Bloody Grass


Originally published in Edition One (2023).

Content Warnings: Colonialism, Nazism, war, abuse and racism

The wind that shakes the pages before me moves the grass in one great chorus of dance. The word "snap" fades into the distance as the sudden thud of a football breaks the peace. My awareness of the beauty before me pushes against my recognition that such scenery is only made possible by an ongoing genocidal project. A giant plane soars above my head, my mind transported to the images of war that fuelled a childhood obsession. The sun slowly sinks lower and lower with the shyness of a kid peering over the neighbors’ fence. Such peaceful moments are completely alien from the violent intrusion of metallic birds from the sky. Their wings spread deep across the horizon, rounding beyond the treeline until only their roars are left. 

Out of sight, but not out of mind, a continual awareness of war contradicts my everyday life. Colonial amnesia on steroids. The battlefield has been supplanted by the sporting one, yesterday's grand final oozing with history and pomp. The grand final parade, a uniquely victorian spectacle, reminding me once again of the whiteness of this sporting world. The endless veneration of geelong's success accompanies analysis of the role played by the players' farms, all without mention of the stolen histories of those very places they retreat to once the celebration dies down.

The success of white life comes at the cost of Bla(c)k life, torn asunder from family, community, land, and love, so that we whites can sit here 250 years later and be able to believe we are not living in any great war. What idiocy, what whiteness. The maxim that declares colonisation “a structure, not an event” falls deaf on our english ears. While I don't have the planes of WW2 or the drones of Afghanistan above my head, I do have the grass beneath my feet as a present absence, a lifeless testimony to genocidal invasion. essendon and moonee ponds, both colonial jewels atop rolling hills so that a topology of violence can be maintained from above. The rich alluvial soils made possible by millennia of Wurundjeri-willam care presented a liquid temptation seemingly worthy of spilling blood, John Batman’s own sheep having feasted on the western banks of the maribyrnong. Even on grass, the antecedent to any such sporting spectacle, a colonial spectre lingers.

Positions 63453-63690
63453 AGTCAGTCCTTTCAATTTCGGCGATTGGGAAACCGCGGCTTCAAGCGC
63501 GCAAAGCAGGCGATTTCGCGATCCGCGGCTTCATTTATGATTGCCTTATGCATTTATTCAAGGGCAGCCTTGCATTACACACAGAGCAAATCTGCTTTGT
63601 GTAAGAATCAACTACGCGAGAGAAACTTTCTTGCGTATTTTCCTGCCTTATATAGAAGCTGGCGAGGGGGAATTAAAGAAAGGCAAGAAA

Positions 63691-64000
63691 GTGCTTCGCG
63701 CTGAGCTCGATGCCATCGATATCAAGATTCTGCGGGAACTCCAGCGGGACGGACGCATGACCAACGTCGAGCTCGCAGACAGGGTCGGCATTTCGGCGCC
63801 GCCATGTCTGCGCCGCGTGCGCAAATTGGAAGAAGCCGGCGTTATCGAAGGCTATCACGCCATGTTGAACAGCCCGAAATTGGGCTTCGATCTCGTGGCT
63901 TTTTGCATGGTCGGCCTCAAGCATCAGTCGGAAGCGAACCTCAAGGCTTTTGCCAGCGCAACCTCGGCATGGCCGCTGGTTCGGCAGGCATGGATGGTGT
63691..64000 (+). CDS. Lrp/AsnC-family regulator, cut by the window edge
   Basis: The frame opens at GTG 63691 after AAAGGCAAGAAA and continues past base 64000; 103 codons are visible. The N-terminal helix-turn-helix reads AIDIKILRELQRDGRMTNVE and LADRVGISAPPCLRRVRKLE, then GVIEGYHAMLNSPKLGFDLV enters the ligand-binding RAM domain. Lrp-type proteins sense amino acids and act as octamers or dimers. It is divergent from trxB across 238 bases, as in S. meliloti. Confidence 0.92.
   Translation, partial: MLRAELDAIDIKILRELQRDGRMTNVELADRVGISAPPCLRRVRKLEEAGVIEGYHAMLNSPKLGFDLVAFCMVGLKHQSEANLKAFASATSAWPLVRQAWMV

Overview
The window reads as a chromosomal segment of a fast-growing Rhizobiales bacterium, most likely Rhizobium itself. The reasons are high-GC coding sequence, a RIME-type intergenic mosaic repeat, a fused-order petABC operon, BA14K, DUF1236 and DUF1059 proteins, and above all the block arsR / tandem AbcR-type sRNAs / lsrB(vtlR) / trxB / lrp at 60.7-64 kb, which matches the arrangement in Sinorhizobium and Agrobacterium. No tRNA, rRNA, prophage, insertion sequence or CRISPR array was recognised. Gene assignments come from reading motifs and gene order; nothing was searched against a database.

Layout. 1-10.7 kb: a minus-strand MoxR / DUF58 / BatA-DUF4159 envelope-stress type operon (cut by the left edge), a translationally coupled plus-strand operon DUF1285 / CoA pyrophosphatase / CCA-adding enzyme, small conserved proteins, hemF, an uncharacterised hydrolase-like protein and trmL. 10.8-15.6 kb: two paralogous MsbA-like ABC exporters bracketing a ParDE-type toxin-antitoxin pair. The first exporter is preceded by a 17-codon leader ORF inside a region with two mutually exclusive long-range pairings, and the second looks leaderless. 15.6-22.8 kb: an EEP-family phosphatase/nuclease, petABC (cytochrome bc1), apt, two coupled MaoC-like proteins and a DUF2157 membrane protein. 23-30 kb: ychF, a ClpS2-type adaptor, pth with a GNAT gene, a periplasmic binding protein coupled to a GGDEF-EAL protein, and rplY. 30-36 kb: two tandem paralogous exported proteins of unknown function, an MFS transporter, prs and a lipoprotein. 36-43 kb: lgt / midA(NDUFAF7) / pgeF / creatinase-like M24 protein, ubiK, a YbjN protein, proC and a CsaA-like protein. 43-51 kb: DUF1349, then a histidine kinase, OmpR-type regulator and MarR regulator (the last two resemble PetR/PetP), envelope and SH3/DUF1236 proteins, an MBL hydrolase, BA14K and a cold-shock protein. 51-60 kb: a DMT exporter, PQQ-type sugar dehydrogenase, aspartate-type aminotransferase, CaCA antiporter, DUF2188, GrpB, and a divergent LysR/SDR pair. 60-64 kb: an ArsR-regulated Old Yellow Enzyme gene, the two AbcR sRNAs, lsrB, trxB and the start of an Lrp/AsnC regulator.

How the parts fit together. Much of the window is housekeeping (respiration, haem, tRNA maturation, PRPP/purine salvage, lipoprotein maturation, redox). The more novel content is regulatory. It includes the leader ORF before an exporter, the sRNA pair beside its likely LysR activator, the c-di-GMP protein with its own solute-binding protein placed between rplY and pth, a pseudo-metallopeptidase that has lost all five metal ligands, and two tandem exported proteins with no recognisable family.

The control inherent in the history of grass mirrors the triumph of “Man” over nature imbued with all its feminine implications. To rape, to pillage, to seize by conquest is to be a man, to be white, to be a colonist. It is your duty. And so it is no wonder that Bauman chooses the gardening metaphor to surmise the Nazi project. To prune the “aryan race” of its excesses is to fulfil the fascist demands that exist well beyond the borders of the German state. The borderless nature of white supremacy transcends any barriers placed upon it, and in so doing mirrors the flights of capital. No wonder that colonists love fences, demarcating between what is ours and what is not. Borders, boundaries, binaries—the colonial toolkit par excellence. The insidious world of white supremacy has not gone quietly into the night, but now hides under a veneer of diversity, neoliberal multiculturalism, and strength in difference discourse, with that difference only ever on white terms.